A powerful coming-of-age story about grief, guilt, and the risks a Filipino-American teenager takes to uncover the truth about his cousin’s murder.
Jay Reguero plans to spend the last semester of his senior year playing video games before heading to the University of Michigan in the fall. But when he discovers that his Filipino cousin Jun was murdered as part of President Duterte’s war on drugs, and no one in the family wants to talk about what happened, Jay travels to the Philippines to find out the real story.
Hoping to uncover more about Jun and the events that led to his death, Jay is forced to reckon with the many sides of his cousin before he can face the whole horrible truth — and the part he played in it.
As gripping as it is lyrical, Patron Saints of Nothing is a page-turning portrayal of the struggle to reconcile faith, family, and immigrant identity.
I received a free copy of this book in exchange for an honest review. Many thanks to NetGalley!
It’ll be very easy for me to just say ‘Please go read this book. It’s important and you can learn so many things from it’ and leave it at that. But I won’t. I’ve rated many books highly in the past and loved them, but none have struck a chord as personal and close to my heart as Patron Saints of Nothing. This book left me enraged and in tears on several levels- from the characters, to the plot, to the very real problems at the heart of the society shown in this book, the very same society and culture that I live in.
This is a book all Filipinos, whether in the Philippines or overseas should read. It’s gripping and painful and sometimes hard to read, but very powerful all the same. As someone who wants to become a human rights lawyer, this book angered me but also made me even more motivated. Ribay portrayed the injustices in this country accurately and his characters made me realize that everyone can make a difference, no matter how small. For that, I’d like to thank the author for shining a light on our country’s problems.
The book is narrated through Jay, a biracial Filipino-American who came to the country in order to find the truth about what happened to his cousin, Jun. What he finds takes some unexpected turns and leads him to question his own biases and what he knew about his cousin.
Patron Saints of Nothing portrayed Filipino culture very well and showed both the good and the bad. Jay’s family is very divided on the drug war, in the same way that many Filipino families are, and they also showcase different personalities and quirks that you can see in many Filipinos- the famed hospitality, kindness, and perseverance, but also the narrow-mindedness, bigotry, and blind nationalism are present in many of the characters you can see here. Seeing all these different personalities through Jay’s eyes was refreshing.
The humanization of the drug war was what sealed this book’s place in my heart. At the beginning of the novel, Jay thinks that 17-year old boys don’t just die. In this country, there have been multiple news about the minors that get caught up in the drug war. Often, they were described in terms that may be meant to reassure but only leaves a bitter and disgusting taste in the mouth- collateral damage. As if people were numbers, as if they died for some greater good (they did not). That’s if they were lucky. If not, some would try to justify their killings by saying that they were drug dealers, as if that makes it right.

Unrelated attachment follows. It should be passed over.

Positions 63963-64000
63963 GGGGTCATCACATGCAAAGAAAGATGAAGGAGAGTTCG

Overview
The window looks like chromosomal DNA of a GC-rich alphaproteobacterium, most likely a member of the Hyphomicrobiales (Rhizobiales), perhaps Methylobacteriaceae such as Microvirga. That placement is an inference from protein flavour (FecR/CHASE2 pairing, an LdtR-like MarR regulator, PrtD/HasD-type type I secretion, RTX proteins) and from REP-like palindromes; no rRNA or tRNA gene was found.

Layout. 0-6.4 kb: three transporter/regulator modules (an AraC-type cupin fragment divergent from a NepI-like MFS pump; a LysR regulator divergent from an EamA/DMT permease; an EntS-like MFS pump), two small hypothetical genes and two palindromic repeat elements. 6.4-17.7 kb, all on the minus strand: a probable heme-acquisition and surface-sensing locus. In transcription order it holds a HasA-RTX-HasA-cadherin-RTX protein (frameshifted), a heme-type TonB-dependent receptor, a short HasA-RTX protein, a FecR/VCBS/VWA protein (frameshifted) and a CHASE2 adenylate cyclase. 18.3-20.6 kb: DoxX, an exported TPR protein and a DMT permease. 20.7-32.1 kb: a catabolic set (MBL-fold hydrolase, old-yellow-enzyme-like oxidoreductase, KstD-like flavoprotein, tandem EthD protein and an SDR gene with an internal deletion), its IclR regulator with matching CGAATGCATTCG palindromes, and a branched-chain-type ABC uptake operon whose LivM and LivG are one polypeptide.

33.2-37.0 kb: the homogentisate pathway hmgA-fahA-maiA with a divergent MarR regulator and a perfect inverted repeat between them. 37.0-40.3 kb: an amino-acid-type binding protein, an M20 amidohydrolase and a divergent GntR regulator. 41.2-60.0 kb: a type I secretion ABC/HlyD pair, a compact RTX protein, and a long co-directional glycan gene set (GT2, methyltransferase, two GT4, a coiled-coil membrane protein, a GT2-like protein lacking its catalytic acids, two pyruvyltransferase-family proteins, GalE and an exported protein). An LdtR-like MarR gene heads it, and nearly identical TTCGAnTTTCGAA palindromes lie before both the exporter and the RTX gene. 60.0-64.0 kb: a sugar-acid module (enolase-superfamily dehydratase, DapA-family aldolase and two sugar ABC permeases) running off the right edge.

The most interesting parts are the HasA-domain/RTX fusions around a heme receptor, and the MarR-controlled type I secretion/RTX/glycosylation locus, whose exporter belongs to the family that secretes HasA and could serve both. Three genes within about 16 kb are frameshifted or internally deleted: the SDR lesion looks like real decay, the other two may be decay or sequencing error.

In this book, Jay assumes that Jun didn’t deserve to die because he was an innocent boy. He was proven wrong. He didn’t deserve to die because he was human and his life mattered. Because he was caught up in circumstances that were beyond his control, circumstances that were the root cause of the problem that the government is “trying” to solve. In the end, it always comes down to the poverty that continues to haunt this nation and prevent it from truly growing. Poverty that keeps people in a terrible cycle that continues through generations and demonizes and dehumanizes them.
Patron Saints of Nothing showed us the human side of a war on the poor.
Jay’s determination to find the truth and seek justice truly struck a chord in me, as well as Grace’s love and respect for her Kuya Jun. I loved how she fights in her own way and continues his work, honoring his memory. The quiet resilience and strength of Grace’s character was very inspiring and she really embodies the kind of spirit that we Filipinos are known for. I’m glad Jay wasn’t shown to be a savior-type character and any notions of that were shut down. No one person can solve societal problems, but everyone can do anything that helps.
Tito Maning was a complex character. Yes, I do dislike his character very much and I hated how he treated his son, but he wasn’t really a black or white sort of character. He had shades of gray too, and we do see that in some way, he did care for his son. Maybe in the end he was blinded by loyalty to Duterte and maybe the desire for power, but he was an interesting character. I would say however that his brash attitude, narrow-mindedness, and arrogant blind nationalism is something we could see in so many people today. Most of us probably have a Tito Maning in our lives.
Overall, Patron Saints of Nothing was a raw, powerful, and gritty novel that everyone should read. It humanizes those involved in the drug war, and really inspired me to fight for what is right and to continue on the path of becoming a human rights lawyer. I can recommend this to everyone. Please, read this book.